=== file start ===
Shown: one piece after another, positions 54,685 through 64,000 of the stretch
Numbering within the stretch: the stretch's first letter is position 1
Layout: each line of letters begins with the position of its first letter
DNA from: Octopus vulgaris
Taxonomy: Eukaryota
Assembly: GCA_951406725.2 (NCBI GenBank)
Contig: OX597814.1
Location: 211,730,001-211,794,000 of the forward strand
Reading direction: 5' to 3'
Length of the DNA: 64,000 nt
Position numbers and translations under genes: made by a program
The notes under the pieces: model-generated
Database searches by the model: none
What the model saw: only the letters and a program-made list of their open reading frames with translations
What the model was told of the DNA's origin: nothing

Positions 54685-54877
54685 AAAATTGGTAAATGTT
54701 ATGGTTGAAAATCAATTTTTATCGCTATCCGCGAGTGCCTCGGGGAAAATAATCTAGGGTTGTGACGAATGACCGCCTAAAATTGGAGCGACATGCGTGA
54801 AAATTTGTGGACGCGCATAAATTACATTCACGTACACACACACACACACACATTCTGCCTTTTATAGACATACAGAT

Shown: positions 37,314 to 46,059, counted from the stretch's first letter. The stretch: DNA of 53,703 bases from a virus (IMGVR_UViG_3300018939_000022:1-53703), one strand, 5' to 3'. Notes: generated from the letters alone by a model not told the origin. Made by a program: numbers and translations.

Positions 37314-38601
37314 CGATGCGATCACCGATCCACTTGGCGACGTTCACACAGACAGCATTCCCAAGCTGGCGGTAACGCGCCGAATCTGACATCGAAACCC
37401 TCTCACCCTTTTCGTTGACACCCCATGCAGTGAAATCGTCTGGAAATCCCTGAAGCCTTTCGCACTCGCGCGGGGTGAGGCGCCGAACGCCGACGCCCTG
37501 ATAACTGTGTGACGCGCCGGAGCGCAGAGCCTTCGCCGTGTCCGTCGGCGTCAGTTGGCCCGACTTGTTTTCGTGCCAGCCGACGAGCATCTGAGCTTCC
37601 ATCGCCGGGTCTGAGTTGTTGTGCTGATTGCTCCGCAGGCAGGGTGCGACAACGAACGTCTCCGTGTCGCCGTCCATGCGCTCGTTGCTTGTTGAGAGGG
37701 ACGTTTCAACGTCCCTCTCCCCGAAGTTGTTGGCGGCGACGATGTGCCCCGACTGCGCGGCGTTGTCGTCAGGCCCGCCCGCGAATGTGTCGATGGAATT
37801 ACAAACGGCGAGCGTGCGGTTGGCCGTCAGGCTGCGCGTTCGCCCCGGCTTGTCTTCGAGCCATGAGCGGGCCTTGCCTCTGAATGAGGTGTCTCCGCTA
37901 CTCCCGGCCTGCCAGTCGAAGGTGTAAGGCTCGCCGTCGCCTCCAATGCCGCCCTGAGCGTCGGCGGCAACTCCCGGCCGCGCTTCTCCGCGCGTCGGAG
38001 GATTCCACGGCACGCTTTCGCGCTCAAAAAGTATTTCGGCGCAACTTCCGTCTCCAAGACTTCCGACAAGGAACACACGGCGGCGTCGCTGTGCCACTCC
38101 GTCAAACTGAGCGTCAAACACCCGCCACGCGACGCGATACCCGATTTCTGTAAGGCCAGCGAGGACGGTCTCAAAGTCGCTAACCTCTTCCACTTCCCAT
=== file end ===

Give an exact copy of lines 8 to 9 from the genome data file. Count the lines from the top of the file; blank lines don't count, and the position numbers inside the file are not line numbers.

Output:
Location: 211,730,001-211,794,000 of the forward strand
Reading direction: 5' to 3'